Sure. Heads-up events have been held in the past. There’s also been plenty of No-Limit and Pot-Limit action. But never before in history has this rich gumbo of popular poker ingredients all been tossed into a collective pot and served to a medley of ravenous poker aficionados.
The “dinner” cost $3,000 to attend (the entry fee), which didn’t exactly dissuade 317 guests from sitting down at the table in order to dine at what amounted to the grand opening of a nine course meal. That’s right, nine “courses” as in headsup matches necessary for the ultimate winner, in what amounted to a gauntlet of increasing difficulty. Culinary showman Emeril Lagasse would never have stood a chance.
As things turned out, the guy with the coolest name in poker—Leif Force—ended up as the head chef of the affair, collecting an indubitably appetizing $207,708 in prize money as his main course, plus a sparkling new WSOP gold bracelet for dessert. The enigmatic-looking poker pro, nicknamed “Jungle Boy” for his unorthodox appearances at WSOPs past, seems to have gradually melded into semiconformity as his WSOP earnings have continued to uptick in recent years. Force, from Tallahassee, Florida is best known to many for his 11th-place finish in the 2006 Main Event Championship, when he won a staggering $1,154,527 in his first-ever appearance at the WSOP. Since then, Leif has posted some nice results, but nothing close to winning what amounted to his most prestigious title ever.
This was classified as WSOP schedule Event #3, since it’s the third gold bracelet of 61 to be awarded this summer in Las Vegas. The tournament was played over three consecutive days and nights, starting on Tuesday at noon, and concluding Thursday evening at a relatively early hour, so far as final tables go. Leif had his money and gold bracelet by 8:00 pm, just as most other shows in Las Vegas were just getting underway. Instead, Leif found himself taking a bow and a curtain call of his own.
The tournament began with 317 players–a nice turnout considering the debut nature of the event plus the $5,000 buy-in. After the first day, only 64 players survived. The second day included the field being further reduced to the last 8 players. Once the final heads-up match was reached on Thursday, players were moved to the ESPN Main Stage, where Force defeated Jason Koon in a span of about 90 minutes. For his runner-up finish, Koon–a local Las Vegas player—collected $128,660. The Event #3 prize pool totaled $870,870. The top 64 finishers were paid. Among those who cashed in the round of eight were two former WSOP gold bracelet winners—Andy Frankenberger and Annette Obrestad.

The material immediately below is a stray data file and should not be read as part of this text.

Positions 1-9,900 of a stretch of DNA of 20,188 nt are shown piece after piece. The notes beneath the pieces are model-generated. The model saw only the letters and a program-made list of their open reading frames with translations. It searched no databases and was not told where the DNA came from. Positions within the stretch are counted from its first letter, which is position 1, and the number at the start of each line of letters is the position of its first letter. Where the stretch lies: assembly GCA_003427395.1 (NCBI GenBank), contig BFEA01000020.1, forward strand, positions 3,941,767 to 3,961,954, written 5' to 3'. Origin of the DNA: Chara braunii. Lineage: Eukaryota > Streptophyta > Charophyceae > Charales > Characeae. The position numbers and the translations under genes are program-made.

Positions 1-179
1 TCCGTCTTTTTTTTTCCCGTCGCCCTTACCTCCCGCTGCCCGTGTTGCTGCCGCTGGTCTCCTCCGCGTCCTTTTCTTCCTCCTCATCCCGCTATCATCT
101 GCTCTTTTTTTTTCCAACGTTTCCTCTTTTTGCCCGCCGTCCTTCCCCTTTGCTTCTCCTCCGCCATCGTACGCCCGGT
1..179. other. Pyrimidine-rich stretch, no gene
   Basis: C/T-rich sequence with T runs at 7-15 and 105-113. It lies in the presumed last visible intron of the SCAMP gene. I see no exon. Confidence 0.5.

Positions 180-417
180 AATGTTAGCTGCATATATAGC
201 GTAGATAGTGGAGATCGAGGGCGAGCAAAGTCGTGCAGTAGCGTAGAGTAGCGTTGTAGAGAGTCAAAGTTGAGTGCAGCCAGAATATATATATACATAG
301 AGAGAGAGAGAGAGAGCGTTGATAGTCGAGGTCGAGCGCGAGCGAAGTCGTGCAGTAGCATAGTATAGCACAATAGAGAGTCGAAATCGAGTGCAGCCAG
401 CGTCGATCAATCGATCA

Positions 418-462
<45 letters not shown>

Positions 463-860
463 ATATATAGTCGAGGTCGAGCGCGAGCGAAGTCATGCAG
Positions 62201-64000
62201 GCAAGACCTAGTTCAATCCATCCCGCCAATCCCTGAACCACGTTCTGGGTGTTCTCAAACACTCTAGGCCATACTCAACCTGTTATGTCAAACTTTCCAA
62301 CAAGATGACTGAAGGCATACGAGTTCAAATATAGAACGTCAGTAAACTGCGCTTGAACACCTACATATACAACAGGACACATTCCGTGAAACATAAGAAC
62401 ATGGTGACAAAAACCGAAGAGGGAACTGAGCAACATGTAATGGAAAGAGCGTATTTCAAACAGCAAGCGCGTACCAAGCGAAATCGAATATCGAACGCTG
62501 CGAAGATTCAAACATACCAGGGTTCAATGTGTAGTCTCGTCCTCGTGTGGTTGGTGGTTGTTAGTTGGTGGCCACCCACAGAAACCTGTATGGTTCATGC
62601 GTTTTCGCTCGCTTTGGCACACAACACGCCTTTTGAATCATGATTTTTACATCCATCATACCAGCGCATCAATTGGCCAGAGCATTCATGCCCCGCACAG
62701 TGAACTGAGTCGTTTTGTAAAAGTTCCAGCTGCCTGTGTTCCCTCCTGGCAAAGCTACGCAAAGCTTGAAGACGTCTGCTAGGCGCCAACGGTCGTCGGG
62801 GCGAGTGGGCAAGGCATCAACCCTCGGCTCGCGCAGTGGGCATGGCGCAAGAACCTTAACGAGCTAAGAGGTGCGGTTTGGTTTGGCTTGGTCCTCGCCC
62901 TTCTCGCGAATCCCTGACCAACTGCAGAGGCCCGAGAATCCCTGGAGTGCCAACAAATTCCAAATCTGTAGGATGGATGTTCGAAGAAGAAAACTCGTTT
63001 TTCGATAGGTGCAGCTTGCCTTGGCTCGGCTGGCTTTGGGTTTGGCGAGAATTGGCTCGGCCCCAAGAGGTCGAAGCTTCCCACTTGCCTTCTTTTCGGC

The next group of in-themoney finishers (round of 16) included three more former title holders–Josh Arieh, David Williams, and Mike Sexton.
In fact, Sexton, an inductee into the Poker Hall of Fame two years ago, entered two events which began the same day. Even though the Heads-Up format of Event #3 (which included mandatory down time) allowed Sexton more time to concentrate on the Eight-or-Better competition, he nonetheless entered the record books, of sorts. Sexton accomplished what is believed to be a first in poker history. He entered both tournaments, and not only cashed in both but also managed to finish in the top 16 for both tournaments. Indeed, two min-cashes would be quite impressive. But to think that Sexton ran deep in two overlapping events is phenomenal. But in the end, Sexton was just one of 316 casualties, whose hopes of WSOP bracelet glory will have to wait... at least until the next event.
Force hereby becomes the third player to win a gold bracelet at this year’s WSOP.
Brent Hanks Wins $517,725 and WSOP Gold Bracelet— Nears $1 Million in WSOP Earnings
The first World Series of Poker tournament of the year open to all players concluded tonight with the crowning of a new poker champion.